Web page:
Prime Minister Fumio Kishida said he told Ukrainian President Volodymyr Zelenskyy on Friday that Japan will never recognize Russia's annexation of parts of southern and eastern Ukraine, emphasizing it is an act that violates international law.

Kishida also told reporters after his telephone conversation with Zelenskyy that Japan will consider further sanctions on Russia and continue supporting Ukraine in efforts to end the war, launched by Moscow in February, as soon as possible.

Russian President Vladimir Putin on Friday declared the annexation of four occupied Ukrainian regions, in an escalation of his country's now seven-month-long war against its neighbor.

Voting in what Western officials say are sham referendums to be used as a pretext for Russian annexation took place in Zaporizhzhia and Kherson in the south as well as Donetsk and Luhansk in the east.

Ukraine has condemned the votes, while leaders of the Group of Seven industrialized nations issued a statement vowing they will also "never recognize" the referendums or an annexation.

Earlier Friday in Tokyo, Japan's Foreign Minister Yoshimasa Hayashi lambasted Russia, saying that Moscow's move "infringes on Ukraine's sovereignty."

Japan will "never overlook unilateral action that changes the status quo by force" and will work closely with the G-7 and the international community to support Ukraine, Hayashi told reporters.

Kishida and Zelenskyy talked over the phone for around 30 minutes in a call that was held at the request of Ukraine, a Japanese government official said.

The G-7 major developed nations have been ramping up pressure on Moscow, tightening economic sanctions against it and pledging to reduce their reliance on Russian energy resources. Russia launched cross-border military operations on Feb. 24.

Speaking to Japanese lawmakers by video link in March, Zelenskyy asked Japan to ban trade with Russia to stop what he called the "tsunami" of its invasion into Ukraine, as he stressed the need to ramp up sanctions to punish Moscow.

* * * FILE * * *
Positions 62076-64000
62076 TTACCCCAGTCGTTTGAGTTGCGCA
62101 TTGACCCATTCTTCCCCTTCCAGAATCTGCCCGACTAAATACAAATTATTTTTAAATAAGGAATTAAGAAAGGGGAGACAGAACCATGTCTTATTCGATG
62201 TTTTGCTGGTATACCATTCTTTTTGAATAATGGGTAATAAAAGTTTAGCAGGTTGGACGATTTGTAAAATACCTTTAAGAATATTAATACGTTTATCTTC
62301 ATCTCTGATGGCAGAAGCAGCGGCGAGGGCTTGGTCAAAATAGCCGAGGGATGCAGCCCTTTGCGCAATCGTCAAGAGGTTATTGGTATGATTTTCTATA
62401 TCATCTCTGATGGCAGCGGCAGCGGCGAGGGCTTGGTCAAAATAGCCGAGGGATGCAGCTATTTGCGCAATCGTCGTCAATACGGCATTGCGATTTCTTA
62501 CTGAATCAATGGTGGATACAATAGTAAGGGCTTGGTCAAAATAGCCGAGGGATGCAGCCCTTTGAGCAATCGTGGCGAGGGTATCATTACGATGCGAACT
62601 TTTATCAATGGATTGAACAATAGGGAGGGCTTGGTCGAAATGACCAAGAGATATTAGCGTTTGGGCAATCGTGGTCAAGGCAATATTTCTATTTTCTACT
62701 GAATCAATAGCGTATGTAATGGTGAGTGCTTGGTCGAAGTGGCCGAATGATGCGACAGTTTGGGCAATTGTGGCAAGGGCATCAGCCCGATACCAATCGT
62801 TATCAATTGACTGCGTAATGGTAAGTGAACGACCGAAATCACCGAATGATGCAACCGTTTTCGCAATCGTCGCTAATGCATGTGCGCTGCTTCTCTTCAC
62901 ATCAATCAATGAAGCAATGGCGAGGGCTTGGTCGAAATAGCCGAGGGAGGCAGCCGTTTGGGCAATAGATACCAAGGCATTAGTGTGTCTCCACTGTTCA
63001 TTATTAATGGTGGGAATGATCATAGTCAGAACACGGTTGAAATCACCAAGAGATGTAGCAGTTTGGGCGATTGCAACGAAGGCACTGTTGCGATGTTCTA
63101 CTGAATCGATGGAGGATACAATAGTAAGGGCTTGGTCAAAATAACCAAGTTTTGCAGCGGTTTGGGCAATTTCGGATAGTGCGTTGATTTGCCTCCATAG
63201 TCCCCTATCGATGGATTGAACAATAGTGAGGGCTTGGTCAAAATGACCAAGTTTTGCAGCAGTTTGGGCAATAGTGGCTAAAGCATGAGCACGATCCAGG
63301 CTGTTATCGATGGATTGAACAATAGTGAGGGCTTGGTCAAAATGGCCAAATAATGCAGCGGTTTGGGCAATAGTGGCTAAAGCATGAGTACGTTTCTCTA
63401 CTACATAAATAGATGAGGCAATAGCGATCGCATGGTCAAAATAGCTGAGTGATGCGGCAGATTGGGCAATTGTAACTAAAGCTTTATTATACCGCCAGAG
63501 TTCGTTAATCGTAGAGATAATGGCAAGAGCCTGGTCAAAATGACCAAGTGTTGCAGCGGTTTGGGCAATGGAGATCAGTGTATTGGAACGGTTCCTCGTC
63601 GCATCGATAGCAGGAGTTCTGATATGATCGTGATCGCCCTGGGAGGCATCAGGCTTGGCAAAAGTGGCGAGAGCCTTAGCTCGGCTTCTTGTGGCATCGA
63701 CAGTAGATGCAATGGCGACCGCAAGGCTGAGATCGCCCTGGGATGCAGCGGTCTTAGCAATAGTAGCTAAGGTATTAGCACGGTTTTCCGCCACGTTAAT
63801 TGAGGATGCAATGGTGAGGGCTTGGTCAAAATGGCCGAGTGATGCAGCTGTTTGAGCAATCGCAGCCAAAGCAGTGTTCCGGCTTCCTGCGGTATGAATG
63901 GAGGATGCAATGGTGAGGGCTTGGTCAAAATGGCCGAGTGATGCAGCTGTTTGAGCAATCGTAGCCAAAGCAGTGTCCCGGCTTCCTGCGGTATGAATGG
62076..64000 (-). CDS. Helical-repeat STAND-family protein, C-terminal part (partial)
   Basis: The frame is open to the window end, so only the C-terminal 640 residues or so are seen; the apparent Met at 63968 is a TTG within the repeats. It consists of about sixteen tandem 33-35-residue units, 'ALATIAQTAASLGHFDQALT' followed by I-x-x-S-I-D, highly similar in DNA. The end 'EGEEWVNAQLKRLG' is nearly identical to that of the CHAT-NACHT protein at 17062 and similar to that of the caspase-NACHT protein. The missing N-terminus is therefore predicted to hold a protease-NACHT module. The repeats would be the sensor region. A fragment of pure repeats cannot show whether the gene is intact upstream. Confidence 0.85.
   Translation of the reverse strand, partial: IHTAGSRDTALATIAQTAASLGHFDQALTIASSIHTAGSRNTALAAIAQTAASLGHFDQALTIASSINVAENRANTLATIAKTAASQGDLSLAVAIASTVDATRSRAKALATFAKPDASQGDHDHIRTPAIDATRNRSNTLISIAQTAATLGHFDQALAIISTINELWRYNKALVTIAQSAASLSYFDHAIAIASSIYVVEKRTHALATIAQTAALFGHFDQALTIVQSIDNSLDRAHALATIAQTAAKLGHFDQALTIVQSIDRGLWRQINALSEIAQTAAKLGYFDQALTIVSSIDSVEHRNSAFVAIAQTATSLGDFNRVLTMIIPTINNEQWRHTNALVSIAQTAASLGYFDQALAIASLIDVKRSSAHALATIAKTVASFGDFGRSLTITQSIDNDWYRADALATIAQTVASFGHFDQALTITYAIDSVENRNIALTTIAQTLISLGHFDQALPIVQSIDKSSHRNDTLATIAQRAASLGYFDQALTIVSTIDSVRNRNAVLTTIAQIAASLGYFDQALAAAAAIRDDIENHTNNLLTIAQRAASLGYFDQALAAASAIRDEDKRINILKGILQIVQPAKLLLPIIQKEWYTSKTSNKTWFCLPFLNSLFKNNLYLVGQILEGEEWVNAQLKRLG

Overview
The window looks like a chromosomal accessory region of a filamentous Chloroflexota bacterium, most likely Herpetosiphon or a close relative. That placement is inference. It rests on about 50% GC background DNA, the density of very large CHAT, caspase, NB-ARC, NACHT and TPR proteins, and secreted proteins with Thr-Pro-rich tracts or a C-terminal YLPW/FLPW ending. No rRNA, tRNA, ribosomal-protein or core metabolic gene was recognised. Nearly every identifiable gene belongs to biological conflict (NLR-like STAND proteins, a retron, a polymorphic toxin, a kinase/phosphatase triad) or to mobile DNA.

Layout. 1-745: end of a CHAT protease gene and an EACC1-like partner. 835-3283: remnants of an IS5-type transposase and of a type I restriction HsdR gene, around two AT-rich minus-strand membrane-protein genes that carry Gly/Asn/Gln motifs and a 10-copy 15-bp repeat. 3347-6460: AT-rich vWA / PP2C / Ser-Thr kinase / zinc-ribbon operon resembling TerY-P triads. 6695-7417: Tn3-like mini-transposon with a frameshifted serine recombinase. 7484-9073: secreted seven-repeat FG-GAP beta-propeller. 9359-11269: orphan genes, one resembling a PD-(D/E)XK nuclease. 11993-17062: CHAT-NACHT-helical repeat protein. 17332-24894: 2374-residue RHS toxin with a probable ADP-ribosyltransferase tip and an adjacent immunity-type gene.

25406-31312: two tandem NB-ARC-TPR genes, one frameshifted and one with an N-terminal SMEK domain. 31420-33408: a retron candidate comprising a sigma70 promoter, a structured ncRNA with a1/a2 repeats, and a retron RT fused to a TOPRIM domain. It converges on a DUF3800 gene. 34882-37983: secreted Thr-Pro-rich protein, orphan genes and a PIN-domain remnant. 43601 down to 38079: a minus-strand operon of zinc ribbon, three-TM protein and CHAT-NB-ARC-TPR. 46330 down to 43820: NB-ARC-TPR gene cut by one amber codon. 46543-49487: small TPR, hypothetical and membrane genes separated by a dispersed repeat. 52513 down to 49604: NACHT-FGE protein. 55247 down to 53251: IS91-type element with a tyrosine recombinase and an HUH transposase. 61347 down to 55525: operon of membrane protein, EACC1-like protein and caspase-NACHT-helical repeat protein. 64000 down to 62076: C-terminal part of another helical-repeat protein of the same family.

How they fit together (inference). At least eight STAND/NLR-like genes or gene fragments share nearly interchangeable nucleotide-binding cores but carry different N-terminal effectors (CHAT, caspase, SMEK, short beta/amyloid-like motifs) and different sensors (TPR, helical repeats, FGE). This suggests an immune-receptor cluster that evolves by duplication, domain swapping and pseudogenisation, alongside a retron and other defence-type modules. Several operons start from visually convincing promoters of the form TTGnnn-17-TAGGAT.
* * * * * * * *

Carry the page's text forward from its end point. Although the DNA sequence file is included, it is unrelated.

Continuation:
Russia's invasion of Ukraine has pushed up energy and food prices across the globe, which has created a drag on the economy of resource-poor Japan. Japan depends on imports for more than 90 percent of its energy needs.

As the yen's rapid depreciation has also driven up import costs while wages in Japan have remained stagnant, the Kishida administration has been urged to implement measures to ease the impacts of price hikes.

In the wake of Russia's invasion of Ukraine, relations between Tokyo and Moscow have deteriorated sharply.

In early September, Russia scrapped an agreement with Japan to allow visa-free visits by Japanese former residents of disputed islands off Hokkaido. Russia has criticized Japan for participating in Western sanctions against Moscow in response to the war in Ukraine.

The dispute over the islands -- Etorofu, Kunashiri, Shikotan and the Habomai islet group -- has prevented the two nations from signing a post-World War II peace treaty.

The row stems from the seizure of the territory by the Soviet Union, Russia's predecessor state, in the weeks following Japan's surrender on Aug. 15, 1945.

The G-7 is made up of Britain, Canada, France, Germany, Italy, Japan and the United States, plus the European Union.

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